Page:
by James C. Sherlock
The left routinely reminds us that elections have consequences.
Well, indeed they do.
People ask what can Glenn Youngkin really do on day one of his administration. The answer — more and more consequentially — than is commonly understood.
I have written here repeatedly about long term corruption in the Board of Health and rigid and relentless progressivism in the Board of Education.
Those boards are very powerful in Virginia. They are charged with both writing regulations and oversight of the underlying departments. The current members of those boards need to go — en masse.
The new governor has the power to make that happen.
Powers of the governor over board, commissions, etc. The Code of Virginia grants Governor Youngkin the power to fire all of the members of both boards.
§ 2.2-108. Removal of members of certain boards, commissions, etc.
A. Notwithstanding any provision of law to the contrary, the Governor may remove from office for malfeasance, misfeasance, incompetence, misconduct, neglect of duty, absenteeism, conflict of interests, failure to carry out the policies of the Commonwealth as established in the Constitution or by the General Assembly, or refusal to carry out a lawful directive of the Governor any member of any board, commission, council or other collegial body established by the General Assembly in the executive branch of state government except those boards provided for in subsection C of § 23.1-1300 , subsection A of § 23.1-3100, and subsection A of § 23.1-3200 (all concern the governing boards of public institutions of higher education) and fill the vacancy resulting from the removal subject to confirmation by the General Assembly.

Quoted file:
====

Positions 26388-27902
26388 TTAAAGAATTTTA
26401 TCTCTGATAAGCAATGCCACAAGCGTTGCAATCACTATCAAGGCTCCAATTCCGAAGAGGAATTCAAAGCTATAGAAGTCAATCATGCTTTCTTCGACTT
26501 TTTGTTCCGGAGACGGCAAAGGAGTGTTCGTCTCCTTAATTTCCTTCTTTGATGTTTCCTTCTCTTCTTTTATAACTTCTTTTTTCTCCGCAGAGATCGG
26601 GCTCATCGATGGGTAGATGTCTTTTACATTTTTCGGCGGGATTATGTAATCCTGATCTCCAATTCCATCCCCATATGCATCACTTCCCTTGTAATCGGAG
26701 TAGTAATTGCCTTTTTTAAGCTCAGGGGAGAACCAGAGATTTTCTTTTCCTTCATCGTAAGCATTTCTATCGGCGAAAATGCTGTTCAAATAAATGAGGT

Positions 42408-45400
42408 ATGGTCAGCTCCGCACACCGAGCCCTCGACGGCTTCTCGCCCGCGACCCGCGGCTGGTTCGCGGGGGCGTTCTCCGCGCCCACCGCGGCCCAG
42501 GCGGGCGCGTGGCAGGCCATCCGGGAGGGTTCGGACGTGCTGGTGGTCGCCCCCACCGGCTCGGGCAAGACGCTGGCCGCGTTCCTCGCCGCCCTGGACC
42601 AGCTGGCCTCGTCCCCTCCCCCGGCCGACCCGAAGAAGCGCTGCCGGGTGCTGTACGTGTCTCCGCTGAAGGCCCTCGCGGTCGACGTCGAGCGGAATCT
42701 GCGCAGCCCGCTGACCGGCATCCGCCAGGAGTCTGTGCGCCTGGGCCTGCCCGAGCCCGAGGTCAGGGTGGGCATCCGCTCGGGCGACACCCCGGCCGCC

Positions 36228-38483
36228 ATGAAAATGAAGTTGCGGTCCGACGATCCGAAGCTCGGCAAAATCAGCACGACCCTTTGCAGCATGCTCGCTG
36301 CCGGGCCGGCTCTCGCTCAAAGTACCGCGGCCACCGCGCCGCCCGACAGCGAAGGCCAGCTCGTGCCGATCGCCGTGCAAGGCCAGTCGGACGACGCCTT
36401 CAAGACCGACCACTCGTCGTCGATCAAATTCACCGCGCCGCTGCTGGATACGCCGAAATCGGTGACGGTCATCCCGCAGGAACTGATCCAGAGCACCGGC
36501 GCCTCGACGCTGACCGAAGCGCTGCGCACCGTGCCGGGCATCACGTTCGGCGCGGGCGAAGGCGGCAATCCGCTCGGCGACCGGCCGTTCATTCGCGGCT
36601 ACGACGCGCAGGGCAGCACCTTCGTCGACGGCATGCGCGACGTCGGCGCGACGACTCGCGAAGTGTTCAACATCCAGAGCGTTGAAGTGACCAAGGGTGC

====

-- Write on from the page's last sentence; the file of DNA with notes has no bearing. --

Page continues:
B. The Governor shall set forth in a written public statement his reasons for removing any member pursuant to this section at the time the removal occurs. The Governor is the sole judge of the sufficiency of the cause for removal as set forth in this section.
That will stop both the hyper-progressive, in some cases arguably unconstitutional, regulations of the Board of Education and the corrupt oversight of the Department of Health in their tracks.
Board of Education. The new Board of Education can repeal every progressive outrage enacted into Department of Education regulations.
Virginia laws on education require the BOE to write regulations. They do not generally specify the content of those regulations except by subject matter. The regulations written by the BOEs appointed by McAuliffe and Northam have taken those laws off a progressive cliff.
Board of Health. The new Board of Health can begin the long process of undoing the capture of the Department of Health by the hospitals before which that Department has bowed and for which it has created and protected monopolies for 50 years.
Remember, the Virginia Certificate of Public Need law says nothing about granting monopolies. The Department of Health ‘overseen’ by the Board of Health has done that on their own for longer than most Virginians have been alive.
Day one. In both cases, the new governor reasonably can find those two boards to have been guilty of at least misfeasance — the wrongful exercise of lawful authority — for which he is the sole judge.
And fire them.
I think he will do it because it is necessary to carry out his campaign pledges. He won’t want to constantly fight a rear guard action by legacy Democratic appointees.
General Assembly confirmation. Does anyone think that after this election all 51 Democrats in the Senate will vote to deny Governor Youngkin’s replacement appointments? I don’t.
- The departments cannot carry out Virginia law without the boards;
- Democrats are looking with more than a little trepidation at 2023; and
- They will want to make the same changes next time a Democrat is elected governor.
Bottom line. Elections have consequences.
The day-one firings of these two boards should be two of them.